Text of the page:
The village itself is unusual in that it has retained its local pub, corner shop, children’s play park, village hall, and even an independent motor vehicle garage serving the surrounding community. Until the ‘Beeching closures’ of the early 1950’s a railway line passed through the edge of the village, (the station platform and the former bridges built of locally made bricks can still be discovered, but that’s another walk) and the main road that passes through the centre of the village is the principal route north-south, to and from nearby larger towns such as Midhurst and the population centres of the coast, namely the cathedral city of Chichester. In very close proximity to Cocking are also the famous Goodwood racecourse and motor circuits, a major venue for both horse and motor racing events each season, and the national walking trail, the South Downs Way, which we will touch on later. Each of these factors, from the transport links to the tourism temptations may have aided the village’s survival, but nonetheless, a small village of such quality is something to be celebrated in the modern era.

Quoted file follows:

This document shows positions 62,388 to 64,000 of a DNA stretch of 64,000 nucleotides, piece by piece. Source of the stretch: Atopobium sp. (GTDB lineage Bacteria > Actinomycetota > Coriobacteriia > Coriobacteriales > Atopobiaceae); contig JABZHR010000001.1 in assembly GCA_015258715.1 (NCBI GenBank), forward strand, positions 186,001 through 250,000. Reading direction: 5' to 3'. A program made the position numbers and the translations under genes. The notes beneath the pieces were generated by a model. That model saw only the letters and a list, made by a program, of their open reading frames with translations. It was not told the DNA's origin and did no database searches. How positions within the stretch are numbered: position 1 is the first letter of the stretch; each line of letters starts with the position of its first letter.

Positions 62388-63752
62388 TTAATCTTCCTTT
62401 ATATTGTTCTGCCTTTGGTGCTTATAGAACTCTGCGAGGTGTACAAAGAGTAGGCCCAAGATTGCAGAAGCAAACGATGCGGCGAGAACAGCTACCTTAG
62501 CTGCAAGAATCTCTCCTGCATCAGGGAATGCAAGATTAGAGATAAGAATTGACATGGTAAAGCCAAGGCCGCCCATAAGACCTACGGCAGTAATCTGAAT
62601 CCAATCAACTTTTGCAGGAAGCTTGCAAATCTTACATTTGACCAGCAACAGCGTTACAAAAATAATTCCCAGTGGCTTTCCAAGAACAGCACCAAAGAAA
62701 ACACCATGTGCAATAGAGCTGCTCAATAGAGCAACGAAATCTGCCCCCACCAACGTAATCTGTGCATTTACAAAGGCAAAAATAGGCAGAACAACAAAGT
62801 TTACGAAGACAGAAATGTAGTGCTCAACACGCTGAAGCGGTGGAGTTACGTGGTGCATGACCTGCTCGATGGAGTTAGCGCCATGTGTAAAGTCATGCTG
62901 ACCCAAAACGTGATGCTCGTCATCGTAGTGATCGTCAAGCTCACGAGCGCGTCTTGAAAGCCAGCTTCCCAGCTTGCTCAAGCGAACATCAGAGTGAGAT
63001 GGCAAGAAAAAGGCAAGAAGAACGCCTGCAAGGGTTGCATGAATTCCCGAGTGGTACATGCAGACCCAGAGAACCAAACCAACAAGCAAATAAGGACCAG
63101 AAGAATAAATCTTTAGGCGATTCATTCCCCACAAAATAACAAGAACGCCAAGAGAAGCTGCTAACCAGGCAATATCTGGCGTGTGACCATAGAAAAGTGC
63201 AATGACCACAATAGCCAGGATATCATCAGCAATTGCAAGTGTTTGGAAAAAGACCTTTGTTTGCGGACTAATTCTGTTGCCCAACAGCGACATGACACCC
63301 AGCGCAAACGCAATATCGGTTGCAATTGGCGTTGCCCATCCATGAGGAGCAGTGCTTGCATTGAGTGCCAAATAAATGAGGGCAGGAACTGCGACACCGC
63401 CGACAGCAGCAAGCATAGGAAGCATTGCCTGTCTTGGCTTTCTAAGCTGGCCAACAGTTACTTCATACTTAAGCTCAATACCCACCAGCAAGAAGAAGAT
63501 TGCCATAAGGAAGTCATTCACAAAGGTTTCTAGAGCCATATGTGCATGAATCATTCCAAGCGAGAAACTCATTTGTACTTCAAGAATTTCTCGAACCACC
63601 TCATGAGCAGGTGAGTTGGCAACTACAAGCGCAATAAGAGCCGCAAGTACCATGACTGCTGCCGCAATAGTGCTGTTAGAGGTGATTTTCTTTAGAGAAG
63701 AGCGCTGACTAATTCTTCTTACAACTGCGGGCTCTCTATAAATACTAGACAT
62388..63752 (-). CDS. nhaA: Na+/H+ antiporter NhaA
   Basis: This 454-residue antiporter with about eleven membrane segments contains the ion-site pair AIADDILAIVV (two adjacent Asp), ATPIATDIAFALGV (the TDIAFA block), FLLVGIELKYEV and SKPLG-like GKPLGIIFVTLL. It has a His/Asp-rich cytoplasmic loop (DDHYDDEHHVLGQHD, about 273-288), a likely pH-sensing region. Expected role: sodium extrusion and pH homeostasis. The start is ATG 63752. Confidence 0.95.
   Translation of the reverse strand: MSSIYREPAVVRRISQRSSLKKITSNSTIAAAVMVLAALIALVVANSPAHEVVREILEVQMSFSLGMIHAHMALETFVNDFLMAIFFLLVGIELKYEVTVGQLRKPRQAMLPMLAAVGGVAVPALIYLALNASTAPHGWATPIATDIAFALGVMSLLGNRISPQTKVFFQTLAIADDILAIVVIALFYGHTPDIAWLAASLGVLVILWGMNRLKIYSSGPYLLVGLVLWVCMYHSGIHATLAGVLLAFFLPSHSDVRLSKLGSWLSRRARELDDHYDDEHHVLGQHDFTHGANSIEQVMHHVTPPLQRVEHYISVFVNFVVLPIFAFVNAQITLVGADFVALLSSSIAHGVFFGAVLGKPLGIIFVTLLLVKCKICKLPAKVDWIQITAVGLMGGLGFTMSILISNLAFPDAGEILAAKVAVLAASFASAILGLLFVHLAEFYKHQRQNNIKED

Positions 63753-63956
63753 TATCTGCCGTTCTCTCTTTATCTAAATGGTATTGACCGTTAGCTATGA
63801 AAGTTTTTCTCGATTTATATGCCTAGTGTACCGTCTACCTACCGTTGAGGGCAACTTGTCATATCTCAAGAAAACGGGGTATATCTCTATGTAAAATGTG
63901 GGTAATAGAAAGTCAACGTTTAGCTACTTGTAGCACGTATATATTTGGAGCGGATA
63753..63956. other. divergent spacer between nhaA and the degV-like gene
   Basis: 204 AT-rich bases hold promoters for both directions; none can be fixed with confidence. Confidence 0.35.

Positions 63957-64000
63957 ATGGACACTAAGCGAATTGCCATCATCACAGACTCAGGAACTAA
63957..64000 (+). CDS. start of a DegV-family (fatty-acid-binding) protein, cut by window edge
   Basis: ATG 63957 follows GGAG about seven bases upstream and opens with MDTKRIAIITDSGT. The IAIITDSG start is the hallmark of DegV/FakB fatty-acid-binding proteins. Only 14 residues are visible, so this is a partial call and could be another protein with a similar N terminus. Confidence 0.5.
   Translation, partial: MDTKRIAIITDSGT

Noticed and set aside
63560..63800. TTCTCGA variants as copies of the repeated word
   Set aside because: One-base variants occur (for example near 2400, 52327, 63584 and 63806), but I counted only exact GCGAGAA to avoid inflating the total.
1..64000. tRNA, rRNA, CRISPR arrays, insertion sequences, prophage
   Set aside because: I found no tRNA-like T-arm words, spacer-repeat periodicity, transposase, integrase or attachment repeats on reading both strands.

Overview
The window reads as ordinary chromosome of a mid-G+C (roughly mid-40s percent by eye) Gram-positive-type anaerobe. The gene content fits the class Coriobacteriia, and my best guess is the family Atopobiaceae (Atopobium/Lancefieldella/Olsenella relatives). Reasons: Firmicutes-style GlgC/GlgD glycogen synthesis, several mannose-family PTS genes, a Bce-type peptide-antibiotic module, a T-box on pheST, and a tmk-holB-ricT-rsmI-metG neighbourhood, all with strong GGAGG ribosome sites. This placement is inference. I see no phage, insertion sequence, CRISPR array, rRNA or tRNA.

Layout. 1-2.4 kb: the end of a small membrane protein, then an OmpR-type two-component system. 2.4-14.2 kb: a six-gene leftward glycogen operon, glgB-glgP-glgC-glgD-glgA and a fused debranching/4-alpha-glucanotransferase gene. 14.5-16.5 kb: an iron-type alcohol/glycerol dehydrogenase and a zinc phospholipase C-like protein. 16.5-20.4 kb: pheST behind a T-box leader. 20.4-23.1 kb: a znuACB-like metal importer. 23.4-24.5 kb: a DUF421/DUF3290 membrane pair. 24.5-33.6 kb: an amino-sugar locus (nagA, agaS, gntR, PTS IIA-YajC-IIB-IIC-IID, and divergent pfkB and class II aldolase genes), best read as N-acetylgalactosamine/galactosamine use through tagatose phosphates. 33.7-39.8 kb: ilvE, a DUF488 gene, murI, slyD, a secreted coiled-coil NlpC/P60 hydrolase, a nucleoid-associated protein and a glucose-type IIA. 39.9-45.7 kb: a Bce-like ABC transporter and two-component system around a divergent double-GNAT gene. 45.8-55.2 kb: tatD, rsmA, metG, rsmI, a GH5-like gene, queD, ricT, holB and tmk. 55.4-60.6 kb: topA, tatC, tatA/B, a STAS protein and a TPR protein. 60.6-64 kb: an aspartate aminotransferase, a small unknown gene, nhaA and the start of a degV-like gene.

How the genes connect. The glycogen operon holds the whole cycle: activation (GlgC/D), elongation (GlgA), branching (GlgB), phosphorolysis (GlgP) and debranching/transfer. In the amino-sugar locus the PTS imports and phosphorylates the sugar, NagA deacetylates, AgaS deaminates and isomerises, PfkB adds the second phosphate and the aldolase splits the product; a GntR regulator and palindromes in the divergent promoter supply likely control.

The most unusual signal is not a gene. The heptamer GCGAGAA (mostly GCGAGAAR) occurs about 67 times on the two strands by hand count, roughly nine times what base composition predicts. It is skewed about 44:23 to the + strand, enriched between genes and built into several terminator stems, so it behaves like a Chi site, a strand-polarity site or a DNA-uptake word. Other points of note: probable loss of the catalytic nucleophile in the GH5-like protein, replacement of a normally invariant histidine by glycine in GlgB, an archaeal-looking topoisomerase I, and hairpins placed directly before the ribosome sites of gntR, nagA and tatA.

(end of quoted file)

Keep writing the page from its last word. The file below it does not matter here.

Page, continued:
(If you are interested in the history of the village, I have heard that a book “A Short History of Cocking” published in 2005 by the Cocking History Group can be purchased at the village shop and Post Office.)
To start the walk, we followed the signs to Cocking Church. This 11th century place of worship has only relatively recently received a formal dedication. In 2007 villagers decided to dedicate the church to St Catherine of Siena, whose name is engraved on one of the church bells. The quiet church yard is a haven of wildflowers, and leads us out beside the war memorial to cross ‘Costers Brook’, the chalk stream, via Sunwool Lane. This area is apparently known locally as ‘Bumbles Kite’ although I haven’t been able to discern the origin of this name. The chalk filtered waters here historically fed watercress farms.